Boston College Early Action Policy
Boston College has changed up its Early Action admissions policy for this year’s applicants. The school used to restrict its Early Action applicants from applying to schools with binding Early Decision policies. That restriction has been lifted. Indeed applicants who make binding, Early Decision I or Early Decision II commitments to attend a certain school can still apply Early Action to Boston College in the hope of earning a slot in the incoming class. As BC’s statement on its website now reads, “Early Action is a nonbinding program for candidates who view Boston College as one of their top choices. If admitted to Boston College through Early Action, these candidates have until May 1 to make their enrollment decision. Candidates applying to binding Early Decision I or Early Decision II programs may apply through Early Action to Boston College.”
BC Eases Up Early Action Restrictions
BC’s Early policy used to mirror the restrictive Early Action policy of Georgetown University. So many students who applied Early Action to Georgetown also applied Early Action to BC (in addition to schools like University of Notre Dame, University of Chicago, and any public university like University of Michigan, University of North Carolina at Chapel Hill, University of California schools, and University of Virginia). And many Georgetown EA applicants will continue to apply Early to BC. But now BC has made it even easier to submit an Early application to the school and this move will likely lead to a surge in Early applications to the Jesuit university.
BC’s Message to Early Action Candidates
BC’s website also states the following with respect to its new Early Action policy: “Admission through Early Action to Boston College is more competitive than at Regular Decision. It is intended for candidates with a high degree of confidence in their academic performance through junior year and standardized test results prior to November 1. These candidates will also have a rigorous senior year curriculum…Candidates who have selected the Early Decision I option at another college are free to apply through Early Action to Boston College. However, such candidates have identified that college as their absolute first choice. They have entered into a binding agreement to enroll at that college, if admitted and therefore are not free to fully consider a possible acceptance from Boston College. Thus, we request that Early Decision I candidates consider not applying Early Action to Boston College. Candidates who have applied Early Action to Boston College are free to apply through an Early Decision II program, since deadlines for such programs fall after our November 1 deadline.”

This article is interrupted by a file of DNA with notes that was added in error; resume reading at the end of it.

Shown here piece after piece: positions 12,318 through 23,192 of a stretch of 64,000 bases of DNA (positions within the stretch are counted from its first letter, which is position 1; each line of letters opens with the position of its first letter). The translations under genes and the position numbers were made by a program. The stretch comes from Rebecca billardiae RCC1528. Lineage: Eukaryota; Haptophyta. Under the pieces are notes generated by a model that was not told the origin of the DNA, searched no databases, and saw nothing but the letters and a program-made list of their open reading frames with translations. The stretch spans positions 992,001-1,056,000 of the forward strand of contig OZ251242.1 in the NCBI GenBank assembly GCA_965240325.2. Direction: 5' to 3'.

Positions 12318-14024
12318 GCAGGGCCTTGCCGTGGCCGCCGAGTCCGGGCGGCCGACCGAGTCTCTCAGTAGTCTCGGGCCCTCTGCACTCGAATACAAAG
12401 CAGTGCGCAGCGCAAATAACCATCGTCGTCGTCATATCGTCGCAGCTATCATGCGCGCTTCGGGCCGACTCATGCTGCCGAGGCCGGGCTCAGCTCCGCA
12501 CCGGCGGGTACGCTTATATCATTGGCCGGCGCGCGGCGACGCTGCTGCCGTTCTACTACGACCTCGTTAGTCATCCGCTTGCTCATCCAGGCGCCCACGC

Why BC’s Message to Early Action Candidates Rings False
As our regular readers might suspect, we raise a skeptical eyebrow at BC’s message to potential Early Action candidates. Early Action is not more competitive than Regular Decision. If Early Action were more competitive than Regular Decision, then why would the admission rate for schools like BC be so much stronger in the Early round as compared to the Regular round? Why would such a significant portion of seats in each incoming class be filled by Early candidates before Regular Decision candidates even submit their applications? The suggestion that the Early round is more competitive than the Regular round is just plain nonsense.
It’s also rather ridiculous that BC writes on its website that it is essentially discouraging students from applying Early Action to BC if they’ve submitted a binding Early Decision application to another school when BC is changing its policy so as to specifically allow these very students to apply. And why would they do this? Because they want more students to submit Early Action applications — regardless of what they may write on their website. The more students who apply, the lower the admit rate will fall, and the higher the school will be ranked by “US News & World Report.” This is a shining example of why college applicants shouldn’t believe everything admissions officers say or write. In this case, BC changed its policy to allow ED applicants to other schools to still apply Early Action to BC — only they write that they discourage the practice. And they also write that students should apply to BC Early Action if it’s one of their top choices — not just their top choice. So their message is entirely contradictory and, well, ridiculous. Get it together, BC!
You are permitted to use www.ivycoach.com (including the content of the Blog) for your personal, non-commercial use only. You must not copy, download, print, or otherwise distribute the content on our site without the prior written consent of Ivy Coach, Inc.